Unless yours is a torrid and conspiratorial rapport with the Maltese language, you have no business with this article.
It intends to explore what colloquial Maltese sounded like 150 years ago through the pages of the very first full-length book ever published in our national language. It will show what a lot has changed. It will show that a lot has survived.
I had read Pietru Pawl Castagna’s voluminous Malta bil Gzejer Tahha u li Ghadda Min Ghaliha many years ago, and had been mesmerised, and feebly amused, by what linguistic wealth the covers of those two volumes packed.
Being anything but a language expert myself, I had tried to fire Frans Sammut into embarking on a technical, in-depth analysis of that ‘primitive’ Maltese text, believing that a loving trawl through that huge reservoir of raw material would have bagged nuggets of pure gold.
It was not to be, as Sammut passed away before he could undertake the task. I will do it myself, probably with equal passion and surely with poorer expertise.
The very idea of writing and publishing in 1865 (and then again in 1888-1890) what amounts to an encyclopaedia of Malteseness in Maltese ought, in itself, to be acclaimed as an intrepid, almost revolutionary step. Maltese, though the language spoken by the vast majority of the population, could not yet rely on its own alphabet, had negligible printed literature to boast of, and, to all appearances, garnered little support and even less respect from the so-called cultured classes.
Written and spoken Italian had served their purpose pretty well for centuries, and was still serving them adequately in Castagna’s days, unless, of course, you wanted to ingratiate yourself with our colonial masters, in which case you followed crash courses in pidgin English, rented a summer house in Sliema and spent half your income on roast beef.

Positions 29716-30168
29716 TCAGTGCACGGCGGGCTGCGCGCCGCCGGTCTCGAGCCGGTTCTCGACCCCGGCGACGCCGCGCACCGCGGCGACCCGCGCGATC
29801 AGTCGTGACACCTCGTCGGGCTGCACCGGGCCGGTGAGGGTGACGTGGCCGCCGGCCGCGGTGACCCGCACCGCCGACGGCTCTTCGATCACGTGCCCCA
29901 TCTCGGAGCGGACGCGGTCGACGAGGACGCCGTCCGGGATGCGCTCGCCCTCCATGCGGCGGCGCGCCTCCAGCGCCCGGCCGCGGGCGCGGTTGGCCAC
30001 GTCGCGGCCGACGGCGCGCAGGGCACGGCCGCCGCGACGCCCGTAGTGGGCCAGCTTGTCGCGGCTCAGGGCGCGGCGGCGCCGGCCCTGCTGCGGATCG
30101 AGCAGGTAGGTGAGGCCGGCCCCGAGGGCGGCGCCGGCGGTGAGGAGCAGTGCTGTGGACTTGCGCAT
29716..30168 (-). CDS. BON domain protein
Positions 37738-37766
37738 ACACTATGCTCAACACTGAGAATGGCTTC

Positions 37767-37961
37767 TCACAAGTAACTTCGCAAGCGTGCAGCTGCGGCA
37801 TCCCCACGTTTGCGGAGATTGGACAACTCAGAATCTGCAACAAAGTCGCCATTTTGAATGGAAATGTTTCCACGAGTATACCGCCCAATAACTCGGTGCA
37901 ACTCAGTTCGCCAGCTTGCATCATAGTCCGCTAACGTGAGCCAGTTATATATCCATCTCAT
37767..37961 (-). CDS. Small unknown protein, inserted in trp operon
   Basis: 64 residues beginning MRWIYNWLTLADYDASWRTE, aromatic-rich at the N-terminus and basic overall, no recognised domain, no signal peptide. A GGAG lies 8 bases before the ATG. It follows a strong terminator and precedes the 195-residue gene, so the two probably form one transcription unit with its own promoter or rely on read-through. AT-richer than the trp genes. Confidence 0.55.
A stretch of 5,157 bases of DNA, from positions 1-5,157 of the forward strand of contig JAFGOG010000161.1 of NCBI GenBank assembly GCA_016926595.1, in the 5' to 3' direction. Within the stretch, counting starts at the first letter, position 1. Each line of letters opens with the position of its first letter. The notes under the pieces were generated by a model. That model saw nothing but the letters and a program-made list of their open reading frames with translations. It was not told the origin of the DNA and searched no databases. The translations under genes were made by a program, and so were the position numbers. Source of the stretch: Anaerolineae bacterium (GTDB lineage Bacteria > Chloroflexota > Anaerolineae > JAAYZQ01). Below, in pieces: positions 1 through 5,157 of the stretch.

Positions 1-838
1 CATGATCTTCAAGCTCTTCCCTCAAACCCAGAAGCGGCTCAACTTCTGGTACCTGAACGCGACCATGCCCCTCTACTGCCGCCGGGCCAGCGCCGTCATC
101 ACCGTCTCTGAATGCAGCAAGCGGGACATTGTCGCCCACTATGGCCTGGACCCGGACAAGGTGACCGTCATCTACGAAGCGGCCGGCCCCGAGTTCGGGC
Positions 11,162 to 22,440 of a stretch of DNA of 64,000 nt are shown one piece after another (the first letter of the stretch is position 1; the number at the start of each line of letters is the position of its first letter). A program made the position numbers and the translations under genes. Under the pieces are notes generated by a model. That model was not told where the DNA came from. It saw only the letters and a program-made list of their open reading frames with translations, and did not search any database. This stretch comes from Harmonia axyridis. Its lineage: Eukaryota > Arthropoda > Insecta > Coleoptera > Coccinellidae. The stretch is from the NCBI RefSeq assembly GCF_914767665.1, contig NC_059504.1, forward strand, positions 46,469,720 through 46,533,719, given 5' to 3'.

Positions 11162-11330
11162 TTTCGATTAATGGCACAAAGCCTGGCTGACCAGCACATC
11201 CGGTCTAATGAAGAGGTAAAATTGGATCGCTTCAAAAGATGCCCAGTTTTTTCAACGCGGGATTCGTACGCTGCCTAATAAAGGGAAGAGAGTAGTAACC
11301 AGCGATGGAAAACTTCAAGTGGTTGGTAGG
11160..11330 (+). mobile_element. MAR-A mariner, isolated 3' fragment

Castagna burst through the glass ceiling with brazen nerve and pioneering naiveté. Except for a couple of minor stage pieces in Maltese which he had published earlier, he had gained no experience in large-scale writing. He did not choose to progress gradually, starting with some more or less modest work. For the first time ever, he reined in the Maltese language as a vehicle for an ambitious cultural project – a full history of Malta, its rulers and its peoples.
As a person, Castagna comes across as devotedly subservient to the British masters, proud, or at least happy, to be a lowly hireling of the great British Empire; his book nevertheless documents the first evidence of a gravitational pull in the opposite direction – an unfocussed aspiration to nationhood, a celebration of the superiority of the Maltese profile over anything comparable.
I doubt whether Castagna sensed these inherent contradictions. He was, without actually being aware of it, absorbing the energies of the nationalist forces then fermenting in Europe, in countries like Germany, Hungary, Italy and Poland, possibly from the many Italian political exiles who had then found refuge in Malta, and from their ardent patriotic publications.
He would have been horrified had he been made to realise that, despite his reverence for the colonial ethos, his curiosity about Maltese history was, in fact, translating into an inevitable prelude to anti-colonialism; in this case Castagna was actually boosting the consciousness of a national identity and the pride that goes hand in hand with it – a seditiously anti-colonial exercise.